UIKit rendering - The run loop

On the previous post, we discovered that the commit of the current implicit transaction is responsible of our initial interrupted layout phase. So we only have one question left: when does it take place?

The answer is related to an important concept on iOS: the run loop.

I will refer to those three publications in the following article:

Role of a run loop

The run loop is the mechanism that differentiates a command line program from an interactive application.

A run loop can be vizualised as an infinite loop attached to a thread waiting perpetually for an event. When an event comes, the run loop executes the block code associated to it (if any) on the thread and put the thread back to sleep once the work is done.

On iOS, a run loop can be attached to a NSThread. Its role is to ensure that its NSThread is busy when there is work to do and at rest when there is none.

The main thread automatically launches its run loop at the application launch.

Implementing a run loop

func postMessage(runloop, message) {

func run(runloop) {
    do {
        message = runloop.queue.popFront()
    } while(true)

This pseudo code comes from Nicolas’ article. It highlights the two main actions of a run loop:

The run loop on iOS

On iOS, there are of two types of event: timers and sources.

The sources basically correspond to events that an application can handle: a touch, a network call that ends, etc. They are provided by the system.

Rob Mayoff, on his StackOverflow post describes each of the steps performed by a run loop on iOS:

while (true) {

    Call kCFRunLoopBeforeTimers observer callbacks;

    Call kCFRunLoopBeforeSources observer callbacks;

    Perform blocks queued by CFRunLoopPerformBlock;

    Call the callback of each version 0 CFRunLoopSource that has been signalled;

    if (any version 0 source callbacks were called) {

        Perform blocks newly queued by CFRunLoopPerformBlock;


    if (I didn't drain the main queue on the last iteration

        AND the main queue has any blocks waiting) {

        while (main queue has blocks) {

            perform the next block on the main queue


    } else {

        Call kCFRunLoopBeforeWaiting observer callbacks;

        Wait for a CFRunLoopSource to be signalled

          OR for a timer to fire

          OR for a block to be added to the main queue;

        Call kCFRunLoopAfterWaiting observer callbacks;

        if (the event was a timer) {

            call CFRunLoopTimer callbacks for timers that should have fired by now

        } else if (event was a block arriving on the main queue) {

            while (main queue has blocks) {

                perform the next block on the main queue


        } else {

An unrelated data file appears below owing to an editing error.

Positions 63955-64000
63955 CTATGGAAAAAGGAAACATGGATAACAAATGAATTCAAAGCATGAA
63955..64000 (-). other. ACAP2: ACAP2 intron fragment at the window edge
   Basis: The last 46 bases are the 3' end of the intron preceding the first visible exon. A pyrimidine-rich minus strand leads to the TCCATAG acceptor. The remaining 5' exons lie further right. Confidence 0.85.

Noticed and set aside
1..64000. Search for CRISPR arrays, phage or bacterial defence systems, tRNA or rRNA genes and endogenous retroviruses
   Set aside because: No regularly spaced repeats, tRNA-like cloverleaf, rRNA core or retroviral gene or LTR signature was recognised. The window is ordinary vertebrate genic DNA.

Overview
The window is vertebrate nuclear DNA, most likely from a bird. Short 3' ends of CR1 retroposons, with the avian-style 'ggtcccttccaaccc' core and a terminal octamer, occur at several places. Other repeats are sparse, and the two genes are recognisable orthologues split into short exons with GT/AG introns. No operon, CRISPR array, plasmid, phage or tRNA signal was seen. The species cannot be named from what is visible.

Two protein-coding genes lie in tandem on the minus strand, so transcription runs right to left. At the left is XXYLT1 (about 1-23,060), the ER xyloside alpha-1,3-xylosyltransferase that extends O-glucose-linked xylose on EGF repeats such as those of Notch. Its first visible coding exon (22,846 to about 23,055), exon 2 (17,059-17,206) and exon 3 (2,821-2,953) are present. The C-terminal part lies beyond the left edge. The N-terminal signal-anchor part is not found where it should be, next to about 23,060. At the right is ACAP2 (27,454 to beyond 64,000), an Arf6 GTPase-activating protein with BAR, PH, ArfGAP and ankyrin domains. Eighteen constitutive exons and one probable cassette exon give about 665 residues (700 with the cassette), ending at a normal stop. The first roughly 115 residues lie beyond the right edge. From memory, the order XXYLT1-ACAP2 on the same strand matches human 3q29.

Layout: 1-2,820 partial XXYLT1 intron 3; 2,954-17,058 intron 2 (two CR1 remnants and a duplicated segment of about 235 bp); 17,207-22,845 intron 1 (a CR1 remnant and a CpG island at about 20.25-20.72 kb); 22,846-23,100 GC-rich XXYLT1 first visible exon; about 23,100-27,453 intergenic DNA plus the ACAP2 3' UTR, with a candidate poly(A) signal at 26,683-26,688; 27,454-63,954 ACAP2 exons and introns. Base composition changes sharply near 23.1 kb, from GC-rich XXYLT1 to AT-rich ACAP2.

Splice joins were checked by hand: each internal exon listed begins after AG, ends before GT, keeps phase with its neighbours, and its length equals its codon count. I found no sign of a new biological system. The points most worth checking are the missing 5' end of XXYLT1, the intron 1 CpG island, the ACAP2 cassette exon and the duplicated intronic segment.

look up the version 1 CFRunLoopSource for the event

            if (I found a version 1 source) {

                call the source's callback




    Perform blocks queued by CFRunLoopPerformBlock;


We find our initial representation of the run loop as a simple infinite loop alongisde all the different operations and checks that it performs.

Thanks to the Core Foundation developer teams, anytime a block is executed during the cycle of a run loop, it is always called by a function with very distinctive prototypes:


It helps debugging. We know where we are in the run loop pass. To get the full detailed list, please refer to Nicolas’ article.

The run loop observers

In the Rob’s post, you may have noticed those “observers callbacks”. It is indeed possible to observe the run loop, alongside scheduling blocks, to be notified at a desired time.

The observer blocks are always performed by the debugging function:


CoreAnimation and Run Loop

What is the link between a run loop and a CATransaction?

As stated by Rob Mayoff, CoreAnimation is an active observer of the run loop. It waits for the kCFRunLoopBeforeWaiting event. This latter informs CoreAnimation of the standby of the run loop. Thus at that moment, CoreAnimation is sure that all the modifications made during the current run loop pass have been scheduled. It can commit the implicit transaction it started, if any, when a first change was made during the loop to display the changes.

We can verify this statement by looking again at the bottom of our stacks of our breakpoints A and B of the first part of the article.

In A, a touch (a source) woke up the run loop. The touch has been dispatched and triggered the action of our button.

#0: Layout ViewController.buttonAction(sender=Any @ 0x00007ffeee5e00b8, self=0x00007ff0a1f03e00) at ViewController.swift:30
#1: Layout @objc ViewController.buttonAction(_:) at ViewController.swift:0